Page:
RICHMOND, VA (InvestigateTV) - One-and-a-half billion users are on Facebook every day. Among those profiles InvestigateTV found people who are not allowed to be on the platform, based on Facebook’s policies.
Those are people like 56-year-old Robert Gale Wojda, of Richmond’s Northside. Wojda was convicted of child exploitation offenses in Florida, Ohio and Virginia, according to the Virginia Attorney General’s Office.
“Part of his probation was that he was not supposed to be on social media of any kinds, whatsoever," said Richmond Police Detective Mary Gary Ford.
Despite those restrictions, he was in fact using Facebook to engage in sexually explicit conversations with minors, Ford said.
“Thankfully his probation officer just checked, and she found a Facebook profile for him with his photo and you could tell he was actively liking posts," Ford said.
According to Ford, court filings and the Virginia Attorney General’s office, Wojda admitted to sending explicit photographs through Facebook. Ford spoke with Wojda and got his consent to search his phone. On it, she found sexual conversations with a 14-year-old girl in Georgia.
“It was a very traumatic experience for her, and she was isolated and alone and kind of containing all this inside herself for a long time,” Ford said.
Wodja ultimately pleaded no contest to electronic solicitation of a minor and is now serving 20 years in a Virginia prison.
While his capture is a victory for investigators like Ford, she said Wodja is far from the only predator using social media.
“The frightening part is the number of people doing what they’re doing, and that’s just what’s being reported,” Ford said.
Facebook has a specific policy that bans convicted sex offenders. But in just three and a half hours, InvestigateTV easily tracked down more than a dozen registered sex offenders in seven different states - from Florida to Ohio - all of whom had what appeared to be active Facebook profiles.
InvestigateTV found offenders of all races and of varying ages, all with profiles active within the last year. Some of their criminal records included labels like “sexually violent offender.”
Some of those offenders included an Ohio man labeled as a sexual predator, a 35-year-old woman in Kentucky convicted of raping a 13-year-old, a Virginia man who “enticed a minor to perform in pornography" and an offender convicted of raping a 15-year-old in Alabama.
The initial round of checks began with InvestigateTV affiliate WWBT in Richmond, Virginia, focused on looking for offenders in that state. Just getting halfway through last names beginning with C, the investigation revealed 16 offenders on Facebook.
WWBT reported those findings to Facebook. The social media company immediately launched an investigation and disabled the accounts.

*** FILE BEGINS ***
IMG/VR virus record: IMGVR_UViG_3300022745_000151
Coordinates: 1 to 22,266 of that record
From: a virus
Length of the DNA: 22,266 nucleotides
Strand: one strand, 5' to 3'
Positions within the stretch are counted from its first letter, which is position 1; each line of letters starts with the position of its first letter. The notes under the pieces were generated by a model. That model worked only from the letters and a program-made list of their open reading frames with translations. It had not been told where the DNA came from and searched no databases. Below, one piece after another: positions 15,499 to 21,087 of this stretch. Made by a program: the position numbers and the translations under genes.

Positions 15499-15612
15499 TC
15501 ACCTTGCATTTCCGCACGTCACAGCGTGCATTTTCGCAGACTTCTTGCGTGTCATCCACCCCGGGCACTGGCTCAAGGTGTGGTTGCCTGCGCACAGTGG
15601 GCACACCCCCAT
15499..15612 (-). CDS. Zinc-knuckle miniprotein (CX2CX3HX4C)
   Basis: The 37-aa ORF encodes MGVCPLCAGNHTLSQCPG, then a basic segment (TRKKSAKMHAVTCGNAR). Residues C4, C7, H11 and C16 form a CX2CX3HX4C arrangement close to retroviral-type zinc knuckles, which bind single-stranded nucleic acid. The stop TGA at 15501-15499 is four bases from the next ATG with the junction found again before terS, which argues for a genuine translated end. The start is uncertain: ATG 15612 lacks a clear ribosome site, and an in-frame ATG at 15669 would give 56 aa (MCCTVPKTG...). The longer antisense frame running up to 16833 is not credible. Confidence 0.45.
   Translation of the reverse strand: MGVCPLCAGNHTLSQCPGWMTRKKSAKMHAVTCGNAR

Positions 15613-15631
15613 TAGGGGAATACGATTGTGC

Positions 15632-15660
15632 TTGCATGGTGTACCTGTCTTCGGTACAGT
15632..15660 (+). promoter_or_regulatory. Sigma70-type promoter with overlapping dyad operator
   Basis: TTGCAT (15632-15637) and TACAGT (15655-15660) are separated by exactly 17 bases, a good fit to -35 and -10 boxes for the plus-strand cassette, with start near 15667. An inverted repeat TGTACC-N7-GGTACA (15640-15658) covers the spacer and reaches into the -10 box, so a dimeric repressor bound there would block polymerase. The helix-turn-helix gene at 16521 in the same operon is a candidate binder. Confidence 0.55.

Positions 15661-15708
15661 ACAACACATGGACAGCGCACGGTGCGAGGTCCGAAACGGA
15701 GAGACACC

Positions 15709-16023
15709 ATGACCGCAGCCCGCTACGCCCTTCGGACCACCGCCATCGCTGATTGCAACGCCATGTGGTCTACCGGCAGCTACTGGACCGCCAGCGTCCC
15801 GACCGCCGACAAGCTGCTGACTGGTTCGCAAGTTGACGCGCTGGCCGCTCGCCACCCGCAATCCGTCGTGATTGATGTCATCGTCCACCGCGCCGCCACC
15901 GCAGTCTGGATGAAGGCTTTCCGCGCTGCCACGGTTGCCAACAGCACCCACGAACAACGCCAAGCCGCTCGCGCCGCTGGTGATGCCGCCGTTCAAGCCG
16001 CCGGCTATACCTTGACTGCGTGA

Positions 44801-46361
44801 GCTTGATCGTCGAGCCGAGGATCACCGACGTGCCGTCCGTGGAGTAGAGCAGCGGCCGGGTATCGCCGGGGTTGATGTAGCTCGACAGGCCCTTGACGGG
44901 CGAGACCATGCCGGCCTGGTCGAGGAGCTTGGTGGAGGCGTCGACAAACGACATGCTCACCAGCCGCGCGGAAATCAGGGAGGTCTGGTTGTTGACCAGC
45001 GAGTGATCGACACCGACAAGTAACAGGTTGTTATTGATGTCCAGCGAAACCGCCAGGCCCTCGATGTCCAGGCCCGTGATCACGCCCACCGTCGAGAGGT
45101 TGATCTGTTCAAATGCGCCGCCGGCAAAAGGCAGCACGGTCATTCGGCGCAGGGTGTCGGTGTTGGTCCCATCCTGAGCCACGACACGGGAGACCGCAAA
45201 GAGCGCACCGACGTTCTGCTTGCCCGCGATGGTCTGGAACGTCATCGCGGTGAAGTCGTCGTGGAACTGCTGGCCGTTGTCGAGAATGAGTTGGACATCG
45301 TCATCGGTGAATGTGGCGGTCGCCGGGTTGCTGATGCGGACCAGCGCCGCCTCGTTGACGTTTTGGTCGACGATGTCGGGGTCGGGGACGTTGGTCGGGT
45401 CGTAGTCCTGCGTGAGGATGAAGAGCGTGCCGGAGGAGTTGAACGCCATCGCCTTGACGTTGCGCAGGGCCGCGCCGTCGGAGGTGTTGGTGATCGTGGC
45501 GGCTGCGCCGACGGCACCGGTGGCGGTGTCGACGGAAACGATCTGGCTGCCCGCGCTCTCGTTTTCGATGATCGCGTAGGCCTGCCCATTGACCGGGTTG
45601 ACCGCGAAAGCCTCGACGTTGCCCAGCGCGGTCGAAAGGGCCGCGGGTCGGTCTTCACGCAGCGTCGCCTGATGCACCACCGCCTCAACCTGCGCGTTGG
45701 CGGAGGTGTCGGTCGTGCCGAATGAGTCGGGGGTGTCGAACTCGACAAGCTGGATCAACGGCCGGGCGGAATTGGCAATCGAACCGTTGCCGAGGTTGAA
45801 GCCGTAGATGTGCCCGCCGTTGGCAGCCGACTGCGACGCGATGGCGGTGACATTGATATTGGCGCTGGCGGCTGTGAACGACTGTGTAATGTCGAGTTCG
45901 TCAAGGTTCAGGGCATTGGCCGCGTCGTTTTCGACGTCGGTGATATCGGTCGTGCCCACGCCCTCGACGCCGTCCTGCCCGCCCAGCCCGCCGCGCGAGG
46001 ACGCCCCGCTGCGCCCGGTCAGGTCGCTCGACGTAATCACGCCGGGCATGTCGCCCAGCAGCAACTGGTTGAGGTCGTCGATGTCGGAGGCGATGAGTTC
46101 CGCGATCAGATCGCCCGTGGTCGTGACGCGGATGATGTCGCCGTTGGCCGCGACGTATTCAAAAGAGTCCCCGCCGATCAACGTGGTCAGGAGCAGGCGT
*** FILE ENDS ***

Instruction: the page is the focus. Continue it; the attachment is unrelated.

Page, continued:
A spokesperson said, “Facebook’s Terms of Service explain that we prohibit convicted sex offenders from using Facebook and disable accounts that violate this policy as soon as we’re aware. We respond to reports from our community but also take action and disable these accounts when we identify them ourselves. We disabled the accounts you shared as soon as we confirmed they were in violation of our terms of service.”
Once the investigation expanded to a national level and found more offenders around the country, Facebook was again alerted. The company again investigated and suspended those newly-discovered accounts.
“You never know who you’re talking to on the other side of the computer,” said Briana Valentino, a forensic interviewer with Greater Richmond SCAN (Stop Child Abuse Now). “Kids are very accessible to people who mean to do them harm.”
She often interviews children abused by predators, and more often than ever before, she said she finds the abuse started online.
“What we tend to see for kids who’ve experienced trauma online, it’s a lot of internalized behavior. Feelings of guilt, feelings of shame. That they are the ones that have done something wrong,” Valentino said.
Even if children are not on Facebook in particular, they still need to be careful on all social media sites.
“They also don’t realize that if they’re on multiple sites then they’re accessible through those multiple sites," Valentino said. "Somebody who’s knowledgeable about those things can tie all that information together. So, something that you tell a person on Snapchat, they may then use that information and come back to you maybe on Twitter or your YouTube account.”
Ford said she needs parents to help and have age-appropriate, non-judgmental conversations with their children and teens.
She suggested using this type of language: “This is something that could happen. If it does, just stop what you’re doing, come to me. Talk to me. We’ll work it out together. You’re not in trouble."
Ford said there are additional steps you can take to be proactive. First, don’t let children have their phones in their bedrooms at night. Second, consider this rule: tablets and computers should only be used in open areas of the house.
If you would like to report a sex offender to Facebook, you can use this page on the company’s site.